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What's behind the arrest of mothers for leaving their children unattended?

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Sneed, Tierney
Publication Date: 
31 Jul 2014



Mothers arrested in Florida and South Carolina in recent weeks are the latest in an ongoing trend of parents seeing legal punishment for letting their children play or travel in public unsupervised. The former was charged with child neglect by local authorities for letting her 7-year-old son walk to a park half a mile from their home by himself (the mother later told WPTV that a Florida Department of Children and Families official informed her the charges would likely be dropped). In South Carolina, the woman - a single mom who let her 9-year-old daughter play in a nearby park unattended while she worked her shift at McDonald's - served 17 days in jail and, if convicted of felony child neglect, could face 10 years in prison.

Both cases sparked debates on mommy blogs as well as daytime TV shows, but many agree there has been a generational shift in terms of what children are allowed to do by themselves. As the Florida mom put it to WPTV, "My own bondsman said, 'My parents would have been in jail every day.'"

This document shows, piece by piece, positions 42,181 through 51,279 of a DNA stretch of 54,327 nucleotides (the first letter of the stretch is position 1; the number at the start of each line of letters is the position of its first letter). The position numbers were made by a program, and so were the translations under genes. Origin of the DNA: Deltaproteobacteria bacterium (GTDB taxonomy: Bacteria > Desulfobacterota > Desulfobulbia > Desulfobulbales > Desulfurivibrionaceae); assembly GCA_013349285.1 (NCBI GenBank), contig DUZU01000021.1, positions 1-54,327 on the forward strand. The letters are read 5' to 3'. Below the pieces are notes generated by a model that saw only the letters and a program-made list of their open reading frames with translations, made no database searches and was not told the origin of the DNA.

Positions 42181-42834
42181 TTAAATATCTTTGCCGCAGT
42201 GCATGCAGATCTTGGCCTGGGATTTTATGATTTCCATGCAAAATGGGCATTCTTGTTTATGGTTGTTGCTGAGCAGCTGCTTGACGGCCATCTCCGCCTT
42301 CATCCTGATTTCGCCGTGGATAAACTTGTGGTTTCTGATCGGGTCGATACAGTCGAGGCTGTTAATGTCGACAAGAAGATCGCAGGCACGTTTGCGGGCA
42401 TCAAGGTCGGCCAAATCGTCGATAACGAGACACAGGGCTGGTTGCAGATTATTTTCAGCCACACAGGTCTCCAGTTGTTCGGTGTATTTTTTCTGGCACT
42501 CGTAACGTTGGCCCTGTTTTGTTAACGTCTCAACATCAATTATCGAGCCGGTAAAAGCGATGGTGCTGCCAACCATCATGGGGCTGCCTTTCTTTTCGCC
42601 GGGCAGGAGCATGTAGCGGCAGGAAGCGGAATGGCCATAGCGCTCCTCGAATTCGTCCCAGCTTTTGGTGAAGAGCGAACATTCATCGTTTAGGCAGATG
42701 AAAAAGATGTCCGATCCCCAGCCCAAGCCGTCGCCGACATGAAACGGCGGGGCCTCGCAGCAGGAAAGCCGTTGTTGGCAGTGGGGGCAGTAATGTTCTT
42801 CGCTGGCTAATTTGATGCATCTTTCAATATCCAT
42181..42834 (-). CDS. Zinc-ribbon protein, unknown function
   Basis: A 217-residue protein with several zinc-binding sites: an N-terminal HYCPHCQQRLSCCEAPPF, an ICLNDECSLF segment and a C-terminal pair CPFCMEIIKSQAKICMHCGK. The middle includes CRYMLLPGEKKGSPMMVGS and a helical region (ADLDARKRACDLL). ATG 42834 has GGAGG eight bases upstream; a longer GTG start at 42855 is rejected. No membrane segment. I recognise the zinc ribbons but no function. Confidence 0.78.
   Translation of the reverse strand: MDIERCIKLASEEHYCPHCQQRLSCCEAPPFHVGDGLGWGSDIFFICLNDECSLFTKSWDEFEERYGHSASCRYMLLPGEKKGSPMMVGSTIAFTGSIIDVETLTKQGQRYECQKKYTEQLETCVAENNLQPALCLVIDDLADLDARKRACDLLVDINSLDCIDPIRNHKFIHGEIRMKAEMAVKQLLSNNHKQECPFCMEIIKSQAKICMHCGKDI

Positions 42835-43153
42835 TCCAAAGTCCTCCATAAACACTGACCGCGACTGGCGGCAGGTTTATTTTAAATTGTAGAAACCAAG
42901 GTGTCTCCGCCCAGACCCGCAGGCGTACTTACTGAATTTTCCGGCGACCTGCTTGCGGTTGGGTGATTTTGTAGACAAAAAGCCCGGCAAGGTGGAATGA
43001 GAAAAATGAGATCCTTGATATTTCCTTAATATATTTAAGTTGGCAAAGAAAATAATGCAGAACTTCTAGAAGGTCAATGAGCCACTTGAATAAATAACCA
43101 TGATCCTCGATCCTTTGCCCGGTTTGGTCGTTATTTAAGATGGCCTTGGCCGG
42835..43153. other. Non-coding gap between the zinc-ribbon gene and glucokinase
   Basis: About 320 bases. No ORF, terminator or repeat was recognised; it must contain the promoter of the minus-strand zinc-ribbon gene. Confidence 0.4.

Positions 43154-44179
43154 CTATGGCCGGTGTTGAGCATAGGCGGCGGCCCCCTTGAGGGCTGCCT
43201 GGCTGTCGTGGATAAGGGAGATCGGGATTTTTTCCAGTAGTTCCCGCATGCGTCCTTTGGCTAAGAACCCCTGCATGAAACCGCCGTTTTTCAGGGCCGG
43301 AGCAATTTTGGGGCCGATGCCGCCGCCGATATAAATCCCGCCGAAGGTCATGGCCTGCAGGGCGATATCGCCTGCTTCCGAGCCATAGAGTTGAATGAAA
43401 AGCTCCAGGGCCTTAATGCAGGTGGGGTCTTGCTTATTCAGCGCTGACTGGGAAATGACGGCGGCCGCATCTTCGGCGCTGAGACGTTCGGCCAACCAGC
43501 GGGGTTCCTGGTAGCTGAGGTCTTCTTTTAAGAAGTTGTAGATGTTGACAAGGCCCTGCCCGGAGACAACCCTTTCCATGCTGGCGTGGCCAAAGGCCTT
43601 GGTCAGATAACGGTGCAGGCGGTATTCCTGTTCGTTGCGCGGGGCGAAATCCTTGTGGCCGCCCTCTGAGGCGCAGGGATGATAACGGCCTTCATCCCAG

According to Kristin Smith, a family demographer at University of New Hampshire's Carsey School of Public Policy, the issue of parents leaving their children alone is nothing new.

"What may be new is that they're arrested - that was kind of a new thing for me is that the mothers are being arrested," she says.

It's likely no coincidence that both incidences arose when school was out, but previous arrests in Ohio and Arizona prove the issue is not limited to summertime. Smith says there is little research on how the rate of self-care - the term for children being left unsupervised - differs during the summer.

A 2011 Census report finds that 2 percent of children 5 to 8 years old, 8 percent of 9- to 11-year-olds and 27 percent of 12- to 14-year-olds are left in self-care. In general, the percentage of school-age children in self-care has ticked down during the last 10 or so years, but when those numbers are broken down by a family's marital status, employment and parental presence, that decline is less consistent.

A study conducted by Smith and co-author Lynne Casper in 2004 showed that a number of factors came into play when parents decide to let their children care for themselves, including the availability of the parents to take care of them, the age and maturity level of the child, and the context of the neighborhood where they are being left.

"The media picks up on the kids who are in the low-income neighborhoods or in the areas that seem less safe," Smith says. "Kids from more affluent neighbors are more likely to be in self-care."

A common reaction to these stories is that the world is a more dangerous place than it was generations ago when children were allowed to roam freely. However, as Lenore Skenazy, the author of "Free Range Kids," has argued in The Huffington Post and elsewhere, crime is at it lowest levels since World War II.


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